[Question #6302] Pharyngeal Chlamydia

15 months ago
Hello Doctors. I have been mutually monogamous with my female partner for over 7 years, prior to this I had been intimate with 5-6 people. Prior to my current 7 year relationship, I had a blood STD test and it came back negative. I don't think chlamydia was tested for at all, I have never had swabs/urine tests until last week. Last week I saw a STD GP and he requested swabs, urine test and blood test. Following these tests, my throat swab came back positive for pharyngeal chlamydia only, everything else negative. I was prescribed Azithromycin 1g.
1 - is it possible that the pharyngeal chlamydia has been dormant for over 7 years and never produced any symptoms at all?
2 - my female partner went to her GP and was prescribed Doxycycline 100mg to take twice daily for 7 days, is this as effective as Azithromycin for chlamydia?
3 - can pharyngeal chlamydia travel down to my genitals and cause a genital infection?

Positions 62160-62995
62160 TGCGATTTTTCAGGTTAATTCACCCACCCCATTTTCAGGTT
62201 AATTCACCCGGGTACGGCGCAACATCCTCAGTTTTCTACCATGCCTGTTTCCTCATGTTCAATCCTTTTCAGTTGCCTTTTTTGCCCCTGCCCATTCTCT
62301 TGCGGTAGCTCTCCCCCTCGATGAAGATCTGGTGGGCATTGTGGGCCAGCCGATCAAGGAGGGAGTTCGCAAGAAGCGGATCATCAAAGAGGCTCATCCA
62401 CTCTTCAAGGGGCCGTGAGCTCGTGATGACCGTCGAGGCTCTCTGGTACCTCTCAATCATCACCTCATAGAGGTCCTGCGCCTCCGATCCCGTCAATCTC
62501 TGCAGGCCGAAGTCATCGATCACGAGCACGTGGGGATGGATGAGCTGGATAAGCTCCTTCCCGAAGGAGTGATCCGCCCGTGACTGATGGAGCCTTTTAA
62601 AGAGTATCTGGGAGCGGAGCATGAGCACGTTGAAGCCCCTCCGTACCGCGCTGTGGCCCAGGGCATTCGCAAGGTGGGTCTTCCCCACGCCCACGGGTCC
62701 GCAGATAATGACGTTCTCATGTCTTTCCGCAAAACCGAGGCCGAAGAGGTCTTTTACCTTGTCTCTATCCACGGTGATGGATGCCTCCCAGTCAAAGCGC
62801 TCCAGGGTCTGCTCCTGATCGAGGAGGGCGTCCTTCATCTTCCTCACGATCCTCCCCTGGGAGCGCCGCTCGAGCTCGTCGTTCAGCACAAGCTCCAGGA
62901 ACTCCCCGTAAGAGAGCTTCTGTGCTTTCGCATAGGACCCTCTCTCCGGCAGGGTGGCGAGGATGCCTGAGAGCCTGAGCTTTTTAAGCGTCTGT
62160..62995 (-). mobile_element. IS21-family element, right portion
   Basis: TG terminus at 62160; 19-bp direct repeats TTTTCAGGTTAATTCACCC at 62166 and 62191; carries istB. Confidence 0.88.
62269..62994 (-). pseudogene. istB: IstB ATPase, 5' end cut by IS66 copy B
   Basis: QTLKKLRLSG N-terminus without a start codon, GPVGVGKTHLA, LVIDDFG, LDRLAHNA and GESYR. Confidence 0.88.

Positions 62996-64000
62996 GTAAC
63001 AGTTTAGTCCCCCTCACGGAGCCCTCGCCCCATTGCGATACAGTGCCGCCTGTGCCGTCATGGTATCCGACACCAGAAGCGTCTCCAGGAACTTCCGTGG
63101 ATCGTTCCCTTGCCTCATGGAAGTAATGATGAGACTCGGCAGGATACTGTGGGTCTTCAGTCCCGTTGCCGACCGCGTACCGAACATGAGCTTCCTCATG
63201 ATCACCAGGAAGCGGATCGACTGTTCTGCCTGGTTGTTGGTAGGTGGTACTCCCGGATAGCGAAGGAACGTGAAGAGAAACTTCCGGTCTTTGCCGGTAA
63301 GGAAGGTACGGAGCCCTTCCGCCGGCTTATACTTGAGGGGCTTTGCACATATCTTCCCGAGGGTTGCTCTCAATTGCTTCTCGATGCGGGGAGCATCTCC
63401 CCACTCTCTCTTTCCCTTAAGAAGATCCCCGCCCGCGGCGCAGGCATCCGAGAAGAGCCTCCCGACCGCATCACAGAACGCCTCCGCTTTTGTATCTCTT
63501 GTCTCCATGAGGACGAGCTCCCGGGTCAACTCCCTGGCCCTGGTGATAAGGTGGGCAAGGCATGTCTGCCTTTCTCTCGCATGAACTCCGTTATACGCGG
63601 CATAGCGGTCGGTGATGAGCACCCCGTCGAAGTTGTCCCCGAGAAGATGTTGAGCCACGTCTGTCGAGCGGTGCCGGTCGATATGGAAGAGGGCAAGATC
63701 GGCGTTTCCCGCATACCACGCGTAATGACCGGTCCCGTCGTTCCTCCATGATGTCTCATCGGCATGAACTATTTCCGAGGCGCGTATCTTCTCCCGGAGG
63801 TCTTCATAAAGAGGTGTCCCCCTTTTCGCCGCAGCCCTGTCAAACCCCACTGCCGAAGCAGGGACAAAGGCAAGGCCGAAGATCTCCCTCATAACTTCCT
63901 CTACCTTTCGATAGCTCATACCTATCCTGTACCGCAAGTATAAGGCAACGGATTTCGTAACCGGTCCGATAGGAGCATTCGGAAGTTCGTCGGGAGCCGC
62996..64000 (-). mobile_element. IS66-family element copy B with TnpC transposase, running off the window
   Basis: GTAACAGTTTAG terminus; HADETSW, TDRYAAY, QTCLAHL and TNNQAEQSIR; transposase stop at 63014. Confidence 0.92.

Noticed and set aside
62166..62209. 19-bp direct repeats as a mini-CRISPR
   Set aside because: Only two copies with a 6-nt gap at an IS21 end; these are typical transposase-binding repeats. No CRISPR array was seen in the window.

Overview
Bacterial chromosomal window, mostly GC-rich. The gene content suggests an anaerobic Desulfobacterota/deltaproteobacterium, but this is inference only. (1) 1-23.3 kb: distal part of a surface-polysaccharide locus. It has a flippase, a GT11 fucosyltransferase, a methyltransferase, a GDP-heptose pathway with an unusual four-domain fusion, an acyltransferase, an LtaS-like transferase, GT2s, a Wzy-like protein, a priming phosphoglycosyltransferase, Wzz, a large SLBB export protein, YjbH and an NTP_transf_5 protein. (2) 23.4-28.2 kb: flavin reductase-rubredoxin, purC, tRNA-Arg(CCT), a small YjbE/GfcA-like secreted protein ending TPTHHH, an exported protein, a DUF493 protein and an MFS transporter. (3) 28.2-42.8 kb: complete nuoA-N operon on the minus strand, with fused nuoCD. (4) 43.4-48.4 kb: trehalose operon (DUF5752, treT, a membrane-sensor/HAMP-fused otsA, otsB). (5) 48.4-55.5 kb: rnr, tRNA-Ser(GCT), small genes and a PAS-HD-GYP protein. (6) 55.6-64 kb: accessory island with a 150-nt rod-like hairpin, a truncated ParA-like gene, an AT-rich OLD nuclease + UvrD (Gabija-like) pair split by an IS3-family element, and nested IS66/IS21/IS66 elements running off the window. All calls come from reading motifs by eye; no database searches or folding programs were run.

4 - is it only genital infections that can potentially cause infertility? Will a pharyngeal infection cause infertility as well? I read about chlamydia in the eye and it did not mention fertility complications at all, only site specific complications like blindness.
5 - my only concerns are for my young children - both under 5 years old. The GP told me that I cannot pass pharyngeal chlamydia through kissing, but I am concerned because sometimes my children use my tooth brush accidentally (toothbrushes look similar). Also occasionally, my children will chew the toothbrushes (possibly for comfort from teething). However I always rinse my toothbrush when I finish brushing. Will Chlamydia be non infectious when mixed with toothpaste and water? Ie. after brushing will it survive on a toothbrush? I am petrified that I have somehow passed this onto my children. Please help me. Thank you very much.
Edward W. Hook M.D.
Edward W. Hook M.D.
15 months ago

Welcome back to the Forum.  Is this question somehow related to our interaction last week relating to oral sex?  Irrespective, I will go on and answer your questions.  Before I do.  Oral chlamydial infections are rare but recent data now indicate that they do rarely occur (as recently as 3 years ago, many experts stated that oral chlamydial infection almost never occurred- since then extensive studies have indicated that while rare, they do occur, albeit less commonly than gonorrhea).  In answer to your questions: